Above the Line

Allowed vs. Allowable

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For some odd reason, this tax season I’ve run across a number of tax returns which fail to calculate depreciation (and it’s only February!).

My suspicion is that the prior preparer (not in my office) thought that they’d be clever and not claim depreciation, knowing that it’s recaptured when the property is sold. You can’t recapture what you haven’t taken, right?


The IRS has a principle called ‘allowed or allowable’. Here’s their take on it:

You must reduce the basis of property by the depreciation allowed or allowable, whichever is greater. Depreciation allowed is depreciation which you actually deducted (from which you received a tax benefit). Depreciation allowable is depreciation you are entitled to deduct.

If you do not claim depreciation you are entitled to deduct, you must still reduce the basis of the property by the full amount of depreciation allowable.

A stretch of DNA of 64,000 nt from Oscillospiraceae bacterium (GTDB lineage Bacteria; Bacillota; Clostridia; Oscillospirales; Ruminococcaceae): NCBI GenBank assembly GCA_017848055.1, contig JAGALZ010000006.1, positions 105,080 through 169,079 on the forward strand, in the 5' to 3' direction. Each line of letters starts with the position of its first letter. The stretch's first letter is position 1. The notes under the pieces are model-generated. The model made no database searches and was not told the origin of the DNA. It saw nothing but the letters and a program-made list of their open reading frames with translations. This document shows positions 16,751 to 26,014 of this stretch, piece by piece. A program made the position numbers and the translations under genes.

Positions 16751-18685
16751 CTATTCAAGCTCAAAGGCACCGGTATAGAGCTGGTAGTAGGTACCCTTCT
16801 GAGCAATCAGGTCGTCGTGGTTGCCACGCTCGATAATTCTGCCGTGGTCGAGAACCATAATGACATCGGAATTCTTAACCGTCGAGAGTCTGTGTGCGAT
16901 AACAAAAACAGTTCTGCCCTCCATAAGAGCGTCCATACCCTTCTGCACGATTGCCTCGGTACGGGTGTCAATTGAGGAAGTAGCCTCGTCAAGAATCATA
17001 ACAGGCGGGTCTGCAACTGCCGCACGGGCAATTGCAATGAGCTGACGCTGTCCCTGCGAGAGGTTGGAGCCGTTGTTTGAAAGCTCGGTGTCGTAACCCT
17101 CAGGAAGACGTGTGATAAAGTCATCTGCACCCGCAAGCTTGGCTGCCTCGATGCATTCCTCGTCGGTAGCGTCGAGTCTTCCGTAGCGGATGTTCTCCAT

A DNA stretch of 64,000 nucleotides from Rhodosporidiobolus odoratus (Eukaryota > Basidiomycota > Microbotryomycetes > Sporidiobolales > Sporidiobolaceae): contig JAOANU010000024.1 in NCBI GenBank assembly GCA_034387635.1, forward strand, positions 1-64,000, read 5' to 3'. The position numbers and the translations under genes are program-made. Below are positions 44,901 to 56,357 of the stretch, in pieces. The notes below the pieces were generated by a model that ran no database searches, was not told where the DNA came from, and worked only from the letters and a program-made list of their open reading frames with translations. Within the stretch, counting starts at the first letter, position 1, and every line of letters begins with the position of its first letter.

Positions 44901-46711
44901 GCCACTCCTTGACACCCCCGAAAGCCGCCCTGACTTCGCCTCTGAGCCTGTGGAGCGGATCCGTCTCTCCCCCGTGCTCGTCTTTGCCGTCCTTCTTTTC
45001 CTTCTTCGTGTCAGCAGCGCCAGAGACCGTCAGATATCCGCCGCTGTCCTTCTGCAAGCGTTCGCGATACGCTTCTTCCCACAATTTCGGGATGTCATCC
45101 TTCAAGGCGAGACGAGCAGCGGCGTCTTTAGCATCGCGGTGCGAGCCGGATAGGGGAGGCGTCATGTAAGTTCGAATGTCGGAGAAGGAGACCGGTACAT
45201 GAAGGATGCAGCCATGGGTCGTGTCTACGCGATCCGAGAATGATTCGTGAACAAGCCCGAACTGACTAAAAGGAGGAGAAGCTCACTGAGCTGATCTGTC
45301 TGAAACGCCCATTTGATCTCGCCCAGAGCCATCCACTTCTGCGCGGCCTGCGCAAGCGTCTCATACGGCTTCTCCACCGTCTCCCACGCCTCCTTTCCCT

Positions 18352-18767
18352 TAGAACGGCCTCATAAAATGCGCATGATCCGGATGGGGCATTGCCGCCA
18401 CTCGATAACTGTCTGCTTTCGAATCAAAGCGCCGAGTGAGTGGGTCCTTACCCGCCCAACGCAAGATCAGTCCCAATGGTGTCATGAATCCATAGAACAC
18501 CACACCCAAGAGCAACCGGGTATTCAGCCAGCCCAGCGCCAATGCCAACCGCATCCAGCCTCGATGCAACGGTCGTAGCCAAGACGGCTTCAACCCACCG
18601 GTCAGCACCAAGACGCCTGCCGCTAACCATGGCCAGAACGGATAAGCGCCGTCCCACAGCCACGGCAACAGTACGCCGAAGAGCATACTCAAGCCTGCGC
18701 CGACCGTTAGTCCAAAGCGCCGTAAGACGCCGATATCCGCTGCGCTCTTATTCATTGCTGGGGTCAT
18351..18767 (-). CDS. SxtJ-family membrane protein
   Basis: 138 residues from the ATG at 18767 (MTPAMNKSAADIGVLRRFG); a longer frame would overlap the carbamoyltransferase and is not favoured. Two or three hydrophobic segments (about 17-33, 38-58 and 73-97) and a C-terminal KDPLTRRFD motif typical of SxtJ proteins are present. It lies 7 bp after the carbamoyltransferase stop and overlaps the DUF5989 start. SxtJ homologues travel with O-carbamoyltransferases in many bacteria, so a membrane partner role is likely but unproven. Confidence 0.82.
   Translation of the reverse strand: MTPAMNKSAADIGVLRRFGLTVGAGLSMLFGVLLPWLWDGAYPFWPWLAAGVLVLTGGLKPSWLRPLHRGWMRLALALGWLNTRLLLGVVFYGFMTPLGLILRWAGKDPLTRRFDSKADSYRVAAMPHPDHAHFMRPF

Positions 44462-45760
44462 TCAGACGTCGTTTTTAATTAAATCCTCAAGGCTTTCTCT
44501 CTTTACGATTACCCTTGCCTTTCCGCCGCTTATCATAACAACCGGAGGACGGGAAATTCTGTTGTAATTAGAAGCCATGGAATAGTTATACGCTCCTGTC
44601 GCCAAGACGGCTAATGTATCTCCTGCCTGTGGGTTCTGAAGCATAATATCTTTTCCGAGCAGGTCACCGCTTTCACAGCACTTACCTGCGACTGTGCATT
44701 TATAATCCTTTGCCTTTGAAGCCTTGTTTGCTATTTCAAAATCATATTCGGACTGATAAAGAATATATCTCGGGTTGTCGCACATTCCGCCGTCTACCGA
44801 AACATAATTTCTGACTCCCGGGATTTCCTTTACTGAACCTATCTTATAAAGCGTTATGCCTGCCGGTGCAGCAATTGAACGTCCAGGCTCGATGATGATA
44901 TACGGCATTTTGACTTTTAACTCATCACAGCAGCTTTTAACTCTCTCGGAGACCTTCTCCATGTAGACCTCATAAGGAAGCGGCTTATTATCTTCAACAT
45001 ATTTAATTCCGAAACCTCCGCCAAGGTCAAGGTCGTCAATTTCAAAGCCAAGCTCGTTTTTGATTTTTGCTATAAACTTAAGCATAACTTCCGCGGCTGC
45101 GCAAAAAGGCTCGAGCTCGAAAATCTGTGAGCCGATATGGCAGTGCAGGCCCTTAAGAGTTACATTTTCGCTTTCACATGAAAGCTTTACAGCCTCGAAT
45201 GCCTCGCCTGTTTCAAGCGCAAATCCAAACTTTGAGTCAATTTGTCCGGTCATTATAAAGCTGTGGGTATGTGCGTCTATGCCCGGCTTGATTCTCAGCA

If you deduct more depreciation than you should, you must reduce your basis by any amount deducted from which you received a tax benefit (the depreciation allowed).

In short, you’re paying tax on the depreciation recapture, whether or not you actually claimed it (and if you claim too much, on the excess, too). So those people who think they’re being clever are in for a rude awakening when they sell the property. Sadly, because of depreciation, it is possible to sell a property for less than what you paid for it and still have a gain! Not good news for landlords.


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